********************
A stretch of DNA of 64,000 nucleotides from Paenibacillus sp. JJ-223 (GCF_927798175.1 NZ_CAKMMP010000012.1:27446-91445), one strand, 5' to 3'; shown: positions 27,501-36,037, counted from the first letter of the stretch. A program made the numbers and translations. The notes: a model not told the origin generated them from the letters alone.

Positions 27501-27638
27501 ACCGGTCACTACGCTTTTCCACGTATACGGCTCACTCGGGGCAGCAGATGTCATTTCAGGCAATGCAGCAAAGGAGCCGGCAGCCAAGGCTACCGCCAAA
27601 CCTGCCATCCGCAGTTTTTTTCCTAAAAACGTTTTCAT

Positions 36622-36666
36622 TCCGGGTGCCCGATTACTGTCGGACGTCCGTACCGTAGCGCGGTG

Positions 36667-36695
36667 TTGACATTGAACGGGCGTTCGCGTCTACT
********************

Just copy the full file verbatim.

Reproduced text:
A stretch of DNA of 64,000 nucleotides from Paenibacillus sp. JJ-223 (GCF_927798175.1 NZ_CAKMMP010000012.1:27446-91445), one strand, 5' to 3'; shown: positions 27,501-36,037, counted from the first letter of the stretch. A program made the numbers and translations. The notes: a model not told the origin generated them from the letters alone.

Positions 27501-27638
27501 ACCGGTCACTACGCTTTTCCACGTATACGGCTCACTCGGGGCAGCAGATGTCATTTCAGGCAATGCAGCAAAGGAGCCGGCAGCCAAGGCTACCGCCAAA
27601 CCTGCCATCCGCAGTTTTTTTCCTAAAAACGTTTTCAT

Positions 36622-36666
36622 TCCGGGTGCCCGATTACTGTCGGACGTCCGTACCGTAGCGCGGTG

Positions 36667-36695
36667 TTGACATTGAACGGGCGTTCGCGTCTACT